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SEC Chair Ask Staff To Create ESG Disclosure Rules By Year End

U.S. Capitol Building, Washington D. C., District of Columbia, EE. UU.

Gary Gensler, chair of the U.S. Securities and Exchange Commission, has tasked his staff to come up with specific disclosure and transparency rules by the end of this year for companies and funds that call themselves “green”, “sustainable”, or “low-carbon.”

This is especially good news for investors, as it will allow for consistent and homogenous reporting of environmental, social, and governance (ESG) initiatives, risks, and action plans by public companies, ETFs, and mutual funds.

“So what does the SEC have to do with climate?” asked Gensler in a recent speech before the Principles for Responsible Investment (PRI). “When it comes to climate risk disclosures, investors are raising their hands and asking regulators for more.”

He cited how various public disclosures have been enacted across the financial markets since the Great Depression. First, there were disclosures around the firms’ financial performance. Then came investor requests for knowing more about company management. Later yet, investors wanted to understand how executives were being paid.

“The basic bargain is this: investors get to decide what risks they wish to take. Companies that are raising money from the public have an obligation to share information with investors on a regular basis,” he said. “Over the decades, there’s been debate about disclosure on things that, today, we consider pretty essential for shareholders.”

Gensler said that today’s large and small investors, representing trillions of dollars, want to see information about climate risks of companies to make informed buy, sell, or voting decisions. And they need comparable and decision-useful reporting to help them with those decisions.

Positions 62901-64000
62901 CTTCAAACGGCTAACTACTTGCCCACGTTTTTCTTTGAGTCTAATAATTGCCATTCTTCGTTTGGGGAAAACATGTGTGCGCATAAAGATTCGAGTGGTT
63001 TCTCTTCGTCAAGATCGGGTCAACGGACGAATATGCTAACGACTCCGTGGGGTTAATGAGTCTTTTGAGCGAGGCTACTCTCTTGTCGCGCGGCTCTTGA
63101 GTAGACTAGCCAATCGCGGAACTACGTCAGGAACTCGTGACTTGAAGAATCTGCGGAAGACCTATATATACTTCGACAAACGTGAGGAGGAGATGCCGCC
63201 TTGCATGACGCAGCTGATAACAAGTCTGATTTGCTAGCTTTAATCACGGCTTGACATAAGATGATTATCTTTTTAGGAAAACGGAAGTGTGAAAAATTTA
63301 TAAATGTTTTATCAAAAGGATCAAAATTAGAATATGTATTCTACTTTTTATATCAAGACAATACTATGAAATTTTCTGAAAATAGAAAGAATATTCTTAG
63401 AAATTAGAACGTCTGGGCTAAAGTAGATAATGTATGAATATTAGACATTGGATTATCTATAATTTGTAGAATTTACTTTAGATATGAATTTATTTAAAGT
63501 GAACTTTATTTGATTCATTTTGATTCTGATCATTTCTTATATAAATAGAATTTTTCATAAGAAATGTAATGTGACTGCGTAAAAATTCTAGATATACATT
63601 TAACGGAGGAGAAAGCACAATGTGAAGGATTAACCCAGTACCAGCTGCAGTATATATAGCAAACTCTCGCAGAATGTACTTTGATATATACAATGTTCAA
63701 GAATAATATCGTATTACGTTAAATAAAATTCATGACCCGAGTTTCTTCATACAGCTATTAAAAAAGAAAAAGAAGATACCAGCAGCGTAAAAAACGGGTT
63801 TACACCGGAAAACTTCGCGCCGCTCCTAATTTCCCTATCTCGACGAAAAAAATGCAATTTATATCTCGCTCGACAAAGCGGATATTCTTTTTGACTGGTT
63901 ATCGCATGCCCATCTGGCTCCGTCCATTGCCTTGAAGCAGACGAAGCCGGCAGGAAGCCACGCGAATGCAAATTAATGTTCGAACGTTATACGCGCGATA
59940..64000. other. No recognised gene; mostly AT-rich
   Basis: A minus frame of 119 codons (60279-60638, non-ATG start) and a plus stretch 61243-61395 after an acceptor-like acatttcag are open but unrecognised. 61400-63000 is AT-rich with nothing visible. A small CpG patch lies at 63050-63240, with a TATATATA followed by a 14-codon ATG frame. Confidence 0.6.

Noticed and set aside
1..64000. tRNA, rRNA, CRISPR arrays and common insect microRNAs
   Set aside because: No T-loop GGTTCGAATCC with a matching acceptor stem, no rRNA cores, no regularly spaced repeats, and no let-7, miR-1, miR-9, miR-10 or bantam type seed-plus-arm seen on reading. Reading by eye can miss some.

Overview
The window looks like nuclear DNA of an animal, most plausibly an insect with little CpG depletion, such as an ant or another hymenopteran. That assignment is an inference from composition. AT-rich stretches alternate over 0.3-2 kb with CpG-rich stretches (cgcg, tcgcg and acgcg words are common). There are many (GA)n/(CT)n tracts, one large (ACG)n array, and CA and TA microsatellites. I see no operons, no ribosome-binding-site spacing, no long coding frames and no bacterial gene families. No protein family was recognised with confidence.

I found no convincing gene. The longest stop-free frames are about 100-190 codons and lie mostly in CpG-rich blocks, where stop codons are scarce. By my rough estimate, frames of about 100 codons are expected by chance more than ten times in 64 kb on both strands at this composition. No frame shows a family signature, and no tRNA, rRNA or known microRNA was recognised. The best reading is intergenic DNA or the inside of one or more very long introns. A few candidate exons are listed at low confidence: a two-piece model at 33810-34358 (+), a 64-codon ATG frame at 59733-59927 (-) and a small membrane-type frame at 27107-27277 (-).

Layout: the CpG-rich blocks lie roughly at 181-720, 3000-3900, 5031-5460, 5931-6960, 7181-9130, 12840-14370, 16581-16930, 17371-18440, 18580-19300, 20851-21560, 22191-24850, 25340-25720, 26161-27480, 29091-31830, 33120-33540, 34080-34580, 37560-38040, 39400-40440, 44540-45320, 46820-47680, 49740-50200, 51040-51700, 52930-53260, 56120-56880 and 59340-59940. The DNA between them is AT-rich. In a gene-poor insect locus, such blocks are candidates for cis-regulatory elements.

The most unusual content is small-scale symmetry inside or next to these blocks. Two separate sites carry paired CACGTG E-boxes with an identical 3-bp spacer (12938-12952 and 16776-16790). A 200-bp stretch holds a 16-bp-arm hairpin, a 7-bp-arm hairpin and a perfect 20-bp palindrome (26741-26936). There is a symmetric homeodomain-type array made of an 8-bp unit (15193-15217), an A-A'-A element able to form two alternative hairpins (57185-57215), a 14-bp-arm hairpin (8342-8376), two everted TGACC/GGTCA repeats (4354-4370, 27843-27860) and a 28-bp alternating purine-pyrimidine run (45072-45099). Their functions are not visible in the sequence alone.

As such, he has requested SEC staff to come up with several key metrics and reporting standards for public companies. Qualitative disclosures would focus on how leadership and the company’s strategy address climate risks. Quantitative metrics would include greenhouse gas emissions, financial impacts of climate change, and progress toward set goals.

“For example, some companies currently provide voluntary disclosures related to what’s called Scope 1 and Scope 2 greenhouse gas emissions. These refer, respectively, to the emissions from a company’s operations and use of electricity and similar resources,” he explained. “Many investors, though, are looking for information beyond Scope 1 and Scope 2, to Scope 3, which measures the greenhouse gas emissions of other companies in an issuer’s value chain.”

To address this, Gensler asked staff to come up with how and under what circumstances a firm would disclose Scope 1, 2, and 3 emissions. In addition, they would need to review whether certain metrics apply to specific industries.

Finally, the staff should also consider the question of companies providing scenario analyses on how they would handle legal, physical, economic, and market challenges in the future.

“Today, though, companies could announce plans to be “net-zero” but not provide any information that stands behind that claim,” he said. “For example, do they mean net-zero with respect to Scope 1, Scope 2, or Scope 3 emissions?”

In addition, he will address the funds’ claim of “green”, “sustainable”, or “low-carbon” and what information really supports those claims. 

“The basic idea is truth in advertising,” he noted. “When it comes to sustainability-related investing, though, there’s currently a huge range of what asset managers might mean by certain terms or what criteria they use.”

According to a US SIF study, there were more than 800 registered investment companies that represented this sector last year, amounting to over $3 trillion in ESG assets.

“Which data and criteria are asset managers using to ensure they’re meeting investors’ targets — the people to whom they’ve marketed themselves as “sustainable” or “green”? he said. “I think investors should be able to drill down to see what’s under the hood of these funds.”Gary Gensler, SEC chair, asked his staff to develop specific ESG-related disclosure and transparency rules by the end of this year. Read more on Market Values.

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